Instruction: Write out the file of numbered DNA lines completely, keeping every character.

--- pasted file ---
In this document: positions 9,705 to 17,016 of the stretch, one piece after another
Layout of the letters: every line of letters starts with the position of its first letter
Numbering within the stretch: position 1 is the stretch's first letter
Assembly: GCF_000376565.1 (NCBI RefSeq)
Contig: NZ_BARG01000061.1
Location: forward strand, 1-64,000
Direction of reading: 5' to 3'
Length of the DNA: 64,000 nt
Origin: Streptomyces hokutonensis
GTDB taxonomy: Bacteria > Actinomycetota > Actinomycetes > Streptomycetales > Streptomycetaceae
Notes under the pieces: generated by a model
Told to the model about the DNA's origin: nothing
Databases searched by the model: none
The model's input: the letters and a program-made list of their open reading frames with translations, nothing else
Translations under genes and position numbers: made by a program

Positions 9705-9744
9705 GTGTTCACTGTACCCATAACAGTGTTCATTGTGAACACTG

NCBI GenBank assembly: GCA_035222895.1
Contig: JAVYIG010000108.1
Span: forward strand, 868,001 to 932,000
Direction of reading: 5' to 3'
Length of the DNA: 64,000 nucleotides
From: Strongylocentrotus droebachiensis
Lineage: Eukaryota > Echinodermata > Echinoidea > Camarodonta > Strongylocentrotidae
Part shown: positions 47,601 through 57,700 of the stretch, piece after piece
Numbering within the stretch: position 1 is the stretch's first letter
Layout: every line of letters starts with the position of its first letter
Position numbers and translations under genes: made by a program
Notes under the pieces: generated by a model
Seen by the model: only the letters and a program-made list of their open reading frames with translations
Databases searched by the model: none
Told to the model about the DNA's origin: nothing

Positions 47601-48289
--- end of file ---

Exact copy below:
In this document: positions 9,705 to 17,016 of the stretch, one piece after another
Layout of the letters: every line of letters starts with the position of its first letter
Numbering within the stretch: position 1 is the stretch's first letter
Assembly: GCF_000376565.1 (NCBI RefSeq)
Contig: NZ_BARG01000061.1
Location: forward strand, 1-64,000
Direction of reading: 5' to 3'
Length of the DNA: 64,000 nt
Origin: Streptomyces hokutonensis
GTDB taxonomy: Bacteria > Actinomycetota > Actinomycetes > Streptomycetales > Streptomycetaceae
Notes under the pieces: generated by a model
Told to the model about the DNA's origin: nothing
Databases searched by the model: none
The model's input: the letters and a program-made list of their open reading frames with translations, nothing else
Translations under genes and position numbers: made by a program

Positions 9705-9744
9705 GTGTTCACTGTACCCATAACAGTGTTCATTGTGAACACTG

NCBI GenBank assembly: GCA_035222895.1
Contig: JAVYIG010000108.1
Span: forward strand, 868,001 to 932,000
Direction of reading: 5' to 3'
Length of the DNA: 64,000 nucleotides
From: Strongylocentrotus droebachiensis
Lineage: Eukaryota > Echinodermata > Echinoidea > Camarodonta > Strongylocentrotidae
Part shown: positions 47,601 through 57,700 of the stretch, piece after piece
Numbering within the stretch: position 1 is the stretch's first letter
Layout: every line of letters starts with the position of its first letter
Position numbers and translations under genes: made by a program
Notes under the pieces: generated by a model
Seen by the model: only the letters and a program-made list of their open reading frames with translations
Databases searched by the model: none
Told to the model about the DNA's origin: nothing

Positions 47601-48289